Ten families of currents were obtained from −85 mV to +55 mV to activate transient (IA) and sustained K+ current, as described in Refs. 17–20. The current density of IA was obtained by calculating (IA-peak − Isustained)/S, where S is the surface of the dendritic patch.
Currents mediated by Ih were recorded in voltage clamp mode by applying hyperpolarizing voltage steps (from −50 to −140 mV). The amplitude of Ih was determined by subtracting the instantaneous current at the beginning of the voltage step from the steady-state current at the end. The activation time constant was obtained using dual exponential fits. The midpoint activation voltage V½ was obtained from the tail current.
Discrete current wavelets at varying frequencies were injected in the recorded cell in current-clamp mode (see Ref. 13). Impedance (Z) was calculated as the ratio of the voltage/current Fast Fourier Transforms: Z = FFT(voltage response)/FFT(injected current), for each frequency. The magnitude of the complex-valued impedance |Z| was plotted against frequency to give an impedance-magnitude profile. Two resonance parameters were measured: Fres, the resonance frequency when |Z| is maximum; and Q, the amplification ratio defined as the |Z|Fres/|Z|1 Hz ratio.
The impedance phase was calculated as = tan−1(Im(Z)/Re(Z)), where Im(Z) and Re(Z) are the imaginary and real parts of Z, respectively (29), and tan is the tangent function. F is defined as the frequency f where (f) = 0. For f < F, the response of the membrane appears to occur before the injected current (phase lead). Conversely, for f > F, there is phase lag. The amount of phase lead was characterized by ΦL, the area of (f) where (f) > 0 (29).
Artificial excitatory postsynaptic potentials (EPSPs) were evoked by current injections of the form of an α function: I = Imax t exp (−αt), with α = 0.1. The temporal summation ratio in a train of five artificial EPSPs was computed as EPSP5/EPSP1, where EPSP5 and EPSP1 are the amplitudes of first and fifth artificial EPSPs in the train, respectively.
After electrophysiological recordings, slices were fixed overnight at 4 °C in a solution containing 4% paraformaldehyde in 0.1 m phosphate buffer (pH 7.4). Detection of labeled neurons was performed on unsectioned slices as described (27).
Animals were killed, and in toto hippocampi were rapidly dissected and divided into three parts along the septo-temporal axis: dorsal part, intermediate part, and ventral part. Samples were frozen in liquid nitrogen and stored at −80 °C until tissue processing. To determine Kv4.2 expression levels, total homogenate from samples was created using previously described methods (30). Different tissue samples (from different animals) were also processed using crude synaptosomes for Western blotting. This method has previously been shown to produce synaptosome enrichment in brain tissue (31).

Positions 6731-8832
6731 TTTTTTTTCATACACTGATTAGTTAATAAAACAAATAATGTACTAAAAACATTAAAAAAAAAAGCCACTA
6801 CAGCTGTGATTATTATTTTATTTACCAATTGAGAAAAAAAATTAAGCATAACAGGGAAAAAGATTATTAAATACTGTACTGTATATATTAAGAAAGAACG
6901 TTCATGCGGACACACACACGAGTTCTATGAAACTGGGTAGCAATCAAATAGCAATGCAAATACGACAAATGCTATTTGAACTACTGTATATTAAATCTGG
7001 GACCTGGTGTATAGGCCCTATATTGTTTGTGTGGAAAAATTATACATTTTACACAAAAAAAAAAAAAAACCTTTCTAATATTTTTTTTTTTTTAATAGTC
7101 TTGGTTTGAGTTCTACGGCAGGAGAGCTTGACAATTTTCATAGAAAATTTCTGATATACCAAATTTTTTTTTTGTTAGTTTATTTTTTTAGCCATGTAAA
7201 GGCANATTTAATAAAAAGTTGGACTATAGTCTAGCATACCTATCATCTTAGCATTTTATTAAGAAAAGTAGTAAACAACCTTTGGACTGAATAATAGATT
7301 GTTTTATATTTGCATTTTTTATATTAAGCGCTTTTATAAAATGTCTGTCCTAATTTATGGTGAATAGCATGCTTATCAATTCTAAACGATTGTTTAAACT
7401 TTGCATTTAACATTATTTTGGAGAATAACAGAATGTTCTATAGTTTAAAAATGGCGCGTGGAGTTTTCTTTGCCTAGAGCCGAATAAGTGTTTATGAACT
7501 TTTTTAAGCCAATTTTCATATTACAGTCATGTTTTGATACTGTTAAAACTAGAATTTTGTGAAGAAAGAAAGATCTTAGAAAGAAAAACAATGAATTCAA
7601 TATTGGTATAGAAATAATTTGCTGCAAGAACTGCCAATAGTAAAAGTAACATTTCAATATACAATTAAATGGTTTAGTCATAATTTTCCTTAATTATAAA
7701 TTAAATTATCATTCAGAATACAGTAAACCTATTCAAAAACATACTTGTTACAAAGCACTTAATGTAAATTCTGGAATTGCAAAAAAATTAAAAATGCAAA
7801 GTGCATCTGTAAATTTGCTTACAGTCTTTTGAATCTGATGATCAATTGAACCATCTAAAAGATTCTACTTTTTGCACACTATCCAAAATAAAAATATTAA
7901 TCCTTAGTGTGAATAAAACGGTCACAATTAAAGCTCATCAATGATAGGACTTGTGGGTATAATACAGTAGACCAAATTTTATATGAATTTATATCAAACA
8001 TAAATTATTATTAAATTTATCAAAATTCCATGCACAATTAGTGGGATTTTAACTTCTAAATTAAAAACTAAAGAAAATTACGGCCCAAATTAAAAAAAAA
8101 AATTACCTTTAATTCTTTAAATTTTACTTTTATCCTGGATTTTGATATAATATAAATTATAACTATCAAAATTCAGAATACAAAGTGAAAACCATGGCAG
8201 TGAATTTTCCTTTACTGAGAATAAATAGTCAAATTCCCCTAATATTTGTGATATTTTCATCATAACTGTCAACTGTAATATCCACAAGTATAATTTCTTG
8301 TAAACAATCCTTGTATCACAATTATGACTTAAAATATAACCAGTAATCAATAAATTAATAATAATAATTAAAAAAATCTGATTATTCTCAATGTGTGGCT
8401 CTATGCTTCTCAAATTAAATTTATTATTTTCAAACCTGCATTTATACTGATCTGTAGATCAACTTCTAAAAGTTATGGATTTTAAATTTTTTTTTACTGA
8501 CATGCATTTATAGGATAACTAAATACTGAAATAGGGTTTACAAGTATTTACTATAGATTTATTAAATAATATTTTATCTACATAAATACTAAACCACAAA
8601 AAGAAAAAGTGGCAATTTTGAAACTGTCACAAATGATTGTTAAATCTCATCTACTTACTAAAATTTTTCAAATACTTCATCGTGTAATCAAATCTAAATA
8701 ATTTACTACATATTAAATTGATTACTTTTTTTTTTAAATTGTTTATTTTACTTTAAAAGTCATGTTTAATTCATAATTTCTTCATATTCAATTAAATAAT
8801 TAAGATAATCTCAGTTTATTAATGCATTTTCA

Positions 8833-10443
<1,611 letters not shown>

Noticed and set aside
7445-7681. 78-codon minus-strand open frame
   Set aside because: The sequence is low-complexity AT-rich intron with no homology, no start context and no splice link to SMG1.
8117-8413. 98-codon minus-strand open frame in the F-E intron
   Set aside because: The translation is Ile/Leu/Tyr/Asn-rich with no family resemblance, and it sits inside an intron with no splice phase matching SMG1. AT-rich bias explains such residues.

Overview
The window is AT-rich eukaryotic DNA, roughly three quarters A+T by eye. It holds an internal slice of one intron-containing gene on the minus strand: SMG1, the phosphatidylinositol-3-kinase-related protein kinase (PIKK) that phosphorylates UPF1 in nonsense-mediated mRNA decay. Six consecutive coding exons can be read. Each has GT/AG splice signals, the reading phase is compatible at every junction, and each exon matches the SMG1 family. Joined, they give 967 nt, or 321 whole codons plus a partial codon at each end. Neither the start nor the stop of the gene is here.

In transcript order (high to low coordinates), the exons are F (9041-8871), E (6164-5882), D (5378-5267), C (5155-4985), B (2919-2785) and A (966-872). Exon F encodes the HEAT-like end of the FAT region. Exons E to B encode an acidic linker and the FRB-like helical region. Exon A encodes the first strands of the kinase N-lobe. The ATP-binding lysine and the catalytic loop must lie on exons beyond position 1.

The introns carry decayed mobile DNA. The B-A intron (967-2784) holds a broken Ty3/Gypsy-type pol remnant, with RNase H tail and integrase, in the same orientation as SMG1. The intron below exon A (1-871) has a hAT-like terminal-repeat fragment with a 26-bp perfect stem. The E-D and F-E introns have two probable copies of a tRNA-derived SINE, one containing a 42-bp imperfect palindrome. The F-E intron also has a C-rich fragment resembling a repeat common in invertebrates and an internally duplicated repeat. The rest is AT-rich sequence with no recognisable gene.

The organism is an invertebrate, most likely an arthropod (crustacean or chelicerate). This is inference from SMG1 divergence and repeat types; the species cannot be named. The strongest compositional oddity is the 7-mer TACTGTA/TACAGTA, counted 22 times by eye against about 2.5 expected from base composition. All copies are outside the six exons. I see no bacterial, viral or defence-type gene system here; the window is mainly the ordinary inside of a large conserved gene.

Western blotting for total HCN1, HCN2, and TRIP8b in dorsal and ventral hippocampus was performed as described previously, with sample loading differences controlled by normalizing to α-tubulin (32). Quantitative analysis of the density of immunoreactive bands was performed with the National Institutes of Health ImageJ or Scion Image software.
Samples were prepared and stored at −80 °C as above. mRNA from the dorsal and ventral hippocampus was isolated by the Dynabeads mRNA DIRECT micro kit (Dynal, Oslo) according to the manufacturer's protocol. Kv4.2, HCN1, and HCN2 transcript quantification was performed by real-time RT-PCR (PE Biosystems PRISM 7700, Foster City). Synaptophysin was used as endogenous, neuron-specific reference gene for normalization of Kv4.2 and HCN channel subunit mRNAs.
All chemicals and drugs were obtained from Sigma or Ascent unless specified otherwise.
We used nonparametric Mann-Whitney test for samples lower than 6, and Student's t test otherwise. Results are expressed as mean ± S.E., with p < 0.05 considered significant.
Current clamp recordings were performed in distal CA1 pyramidal cell dendrites at a similar distance from the soma in the ventral and dorsal hippocampus, all close to the border between the stratum radiatum and stratum lacunosum moleculare (Table 1). There were no obvious morphological differences in the dendritic arbor of neurons recorded in the dorsal and ventral hippocampi (not shown, but see supplemental Fig. 2). Distal dendrites from the ventral hippocampus were slightly more depolarized and had a lower input resistance than dendrites from the dorsal hippocampus (Table 1). Stimulation of CA1 pyramidal cell axons evoked antidromic action potentials, which backpropagated to dendrites. The amplitude of b-APs was increased by 50% in ventral versus dorsal dendrites (Fig. 1A, Tables 1 and and2).2). The transition threshold was depolarized by 10 mV in dorsal versus ventral dendrites (Fig. 1B, Table 2).
The amplitude of b-APs is inversely related to the availability of A-type K+ channel, in particular of its main subunit Kv4.2 (17, 33). Cell-attached recordings showed an increased density of IA in dorsal (8.7 ± 1.9 pA/μm2, n = 6) as compared with ventral (4.7 ± 0.5 pA/μm2, n = 6, p < 0.05) distal dendrites (Fig. 1C). In keeping with the increase in A-type currents, RT-PCR revealed that Kv4.2 mRNA expression was twice larger in dorsal than ventral hippocampus (Fig. 1D). The transcriptional differences translated into similar differences in Kv4.2 protein levels in total homogenates and synaptosomes (Fig. 1E). Immunohistochemistry confirmed that the optical density of the Kv4.2 signal quantified per that of the dendritic marker MAP2 was increased in dorsal versus ventral hippocampus (supplemental methods, supplemental Fig. 1).
Phosphorylation can affect A-type K+ channel properties and thus influence the amplitude of b-APs. The extracellular signal-regulated kinase (ERK) can phosphorylate Kv4.2, decrease its activity, and increase backpropagation (33, 34). Blocking ERK through bath application of 10 μm U0126 decreased b-APs in ventral but not in dorsal cells (Fig. 1F). This suggests a stronger endogenous ERK phosphorylation of Kv4.2 in ventral cells, which was confirmed at the molecular level (Fig. 1G). These results suggest that decreased expression levels of Kv4.2, involving transcriptional regulation, and increased ERK-dependent phosphorylation account, at least in part, for the enhanced backpropagation in ventral CA1 pyramidal cells.